In Ahmedabad, we came into contact with the St. Xaviers Social Service Society. The Society is a part of the St. Xaviers Trust which provides educational, health, and other services in various parts of the city, especially the slum areas, and to the economically weaker sections. As we were talking to some workers of the organisation, a man came running in. He informed that some Shiv Sena activists had entered a piece of land owned by the trust and were busy erecting their board in it. We rushed to the spot and found the board staring at us.
Another incident requires attention. In Sanjeli, we found that on August 15 – Independence Day– more than 35 shops of Muslims were looted. Their houses were destroyed and stoned. A Father from the town church tried to stop the attack. His intervention earned him the wrath of the culprits. They also destroyed a statue of Mother Mary in the church.
In all the places we visited, we found an active circulation of literature announcing: “When Hindus Rise, Christians run away”. We gathered several leaflets and hand–outs saying, “Jai Shri Ram. We all are Hindus. Let us unite and stop the bloody tendencies of the Christians”. There is no dearth of such literature against Muslims, too.
The above are only a few of the many incidents of religious intolerance in Gujarat. We have mentioned only the major incidents to give an idea of the degree of communal frenzy in the state. Besides, many incidents go unreported, and therefore collecting information on them becomes difficult.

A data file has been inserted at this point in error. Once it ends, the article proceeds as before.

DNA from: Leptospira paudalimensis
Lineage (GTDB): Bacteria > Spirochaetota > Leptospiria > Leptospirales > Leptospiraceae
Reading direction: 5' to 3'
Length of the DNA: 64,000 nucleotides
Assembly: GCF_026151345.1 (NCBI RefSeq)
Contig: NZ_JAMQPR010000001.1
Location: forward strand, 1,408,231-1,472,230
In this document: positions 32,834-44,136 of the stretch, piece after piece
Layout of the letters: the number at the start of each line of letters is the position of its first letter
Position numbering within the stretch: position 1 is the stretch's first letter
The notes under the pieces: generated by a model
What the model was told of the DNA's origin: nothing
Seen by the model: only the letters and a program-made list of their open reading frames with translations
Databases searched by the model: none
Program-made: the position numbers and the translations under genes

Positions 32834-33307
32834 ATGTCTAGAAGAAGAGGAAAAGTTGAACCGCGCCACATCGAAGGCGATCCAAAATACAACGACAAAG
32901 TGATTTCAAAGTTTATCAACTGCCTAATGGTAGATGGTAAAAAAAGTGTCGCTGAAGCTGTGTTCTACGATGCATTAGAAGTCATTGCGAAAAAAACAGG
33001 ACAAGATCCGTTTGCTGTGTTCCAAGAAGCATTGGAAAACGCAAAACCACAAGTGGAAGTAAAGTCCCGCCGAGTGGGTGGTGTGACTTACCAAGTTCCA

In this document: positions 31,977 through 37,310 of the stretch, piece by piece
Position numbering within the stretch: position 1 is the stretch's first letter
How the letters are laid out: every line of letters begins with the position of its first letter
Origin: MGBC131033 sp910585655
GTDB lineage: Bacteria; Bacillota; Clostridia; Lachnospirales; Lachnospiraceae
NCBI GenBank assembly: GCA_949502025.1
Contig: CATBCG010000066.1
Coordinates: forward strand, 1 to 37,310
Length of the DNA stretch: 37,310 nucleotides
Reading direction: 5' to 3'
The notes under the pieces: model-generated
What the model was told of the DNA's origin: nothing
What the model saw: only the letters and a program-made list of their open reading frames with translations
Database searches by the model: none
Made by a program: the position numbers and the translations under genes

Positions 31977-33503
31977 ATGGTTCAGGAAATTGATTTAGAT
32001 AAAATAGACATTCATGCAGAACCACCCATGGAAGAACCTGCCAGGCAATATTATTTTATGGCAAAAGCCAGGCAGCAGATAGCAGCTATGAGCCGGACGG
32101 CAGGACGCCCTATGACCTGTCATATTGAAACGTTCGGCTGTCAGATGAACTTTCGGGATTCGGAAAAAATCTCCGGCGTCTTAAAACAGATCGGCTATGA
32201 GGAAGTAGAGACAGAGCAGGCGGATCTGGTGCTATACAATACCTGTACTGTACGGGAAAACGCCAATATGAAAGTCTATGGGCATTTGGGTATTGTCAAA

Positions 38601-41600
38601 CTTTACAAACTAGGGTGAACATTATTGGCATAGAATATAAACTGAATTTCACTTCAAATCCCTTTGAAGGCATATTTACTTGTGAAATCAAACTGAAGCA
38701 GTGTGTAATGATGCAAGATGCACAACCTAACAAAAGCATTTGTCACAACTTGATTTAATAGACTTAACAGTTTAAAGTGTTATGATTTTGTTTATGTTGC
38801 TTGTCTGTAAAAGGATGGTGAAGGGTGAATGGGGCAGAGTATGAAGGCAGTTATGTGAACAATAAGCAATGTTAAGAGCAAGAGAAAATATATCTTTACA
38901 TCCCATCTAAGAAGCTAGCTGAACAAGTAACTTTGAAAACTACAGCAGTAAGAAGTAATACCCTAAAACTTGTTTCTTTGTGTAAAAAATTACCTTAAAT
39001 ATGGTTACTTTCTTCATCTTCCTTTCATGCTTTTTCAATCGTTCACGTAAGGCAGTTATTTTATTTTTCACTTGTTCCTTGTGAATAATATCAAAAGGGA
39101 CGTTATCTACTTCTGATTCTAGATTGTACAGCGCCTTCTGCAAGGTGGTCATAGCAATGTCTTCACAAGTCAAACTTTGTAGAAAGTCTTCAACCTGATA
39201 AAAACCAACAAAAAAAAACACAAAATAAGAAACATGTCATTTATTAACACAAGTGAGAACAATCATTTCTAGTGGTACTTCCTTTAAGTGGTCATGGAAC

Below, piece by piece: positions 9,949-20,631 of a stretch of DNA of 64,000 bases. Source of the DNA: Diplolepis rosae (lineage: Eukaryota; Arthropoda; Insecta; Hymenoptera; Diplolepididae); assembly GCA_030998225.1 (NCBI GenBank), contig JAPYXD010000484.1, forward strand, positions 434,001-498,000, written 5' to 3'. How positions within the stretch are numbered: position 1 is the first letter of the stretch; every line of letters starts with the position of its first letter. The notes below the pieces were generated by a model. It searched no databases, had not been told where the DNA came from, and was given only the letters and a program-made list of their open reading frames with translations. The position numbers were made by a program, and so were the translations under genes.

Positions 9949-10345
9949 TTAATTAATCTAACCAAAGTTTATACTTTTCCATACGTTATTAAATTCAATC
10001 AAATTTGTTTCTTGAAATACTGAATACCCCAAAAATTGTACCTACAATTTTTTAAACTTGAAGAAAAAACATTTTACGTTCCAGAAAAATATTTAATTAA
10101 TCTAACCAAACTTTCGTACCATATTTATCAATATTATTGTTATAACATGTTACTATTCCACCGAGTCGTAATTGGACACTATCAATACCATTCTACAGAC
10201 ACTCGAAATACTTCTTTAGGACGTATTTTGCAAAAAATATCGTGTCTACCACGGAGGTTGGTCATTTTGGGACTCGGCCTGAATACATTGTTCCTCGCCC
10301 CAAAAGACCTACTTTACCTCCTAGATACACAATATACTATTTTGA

Whatever is happening in Gujarat today is part of a well–laid strategy of ‘religious cleansing’ of the minorities in the state by the forces of Hindutva. Persecution of the minorities at the micro level in Gujarat is being experimented in order to extend the experience at the macro, all–India level later.
The Sangh Toli and its leaders are not so naive as not to know that Muslim boys marrying Hindu girls (on an average it does not exceed one marriage in a population of one million), or that the last nine hundred years rule by the so–called Muslim and Christian rulers did not make this nation a Muslim or Christian majority state. In fact, the Sangh Toli is out to fulfil its declared agenda of turning this country to a Hindu Rashtra. The formation of the Hindu nation requires that the religious minorities must be so terrorised that they submit to the whims of Hindu zealots and accept the fate of second class citizens devoid of any kind of human rights.
M.S. Golwalkar, the well–known theorist of the Sangh Toli wrote that Hindu Rashtra had two major internal threats — one were the Muslims and the second were Christians. The religious cleansing of minorities in Gujarat is in fact the fulfilment of the dream of M.S. Golwalkar.
(Shamsul was a member of the Fact–finding team of the Nishant Theatre group, Delhi)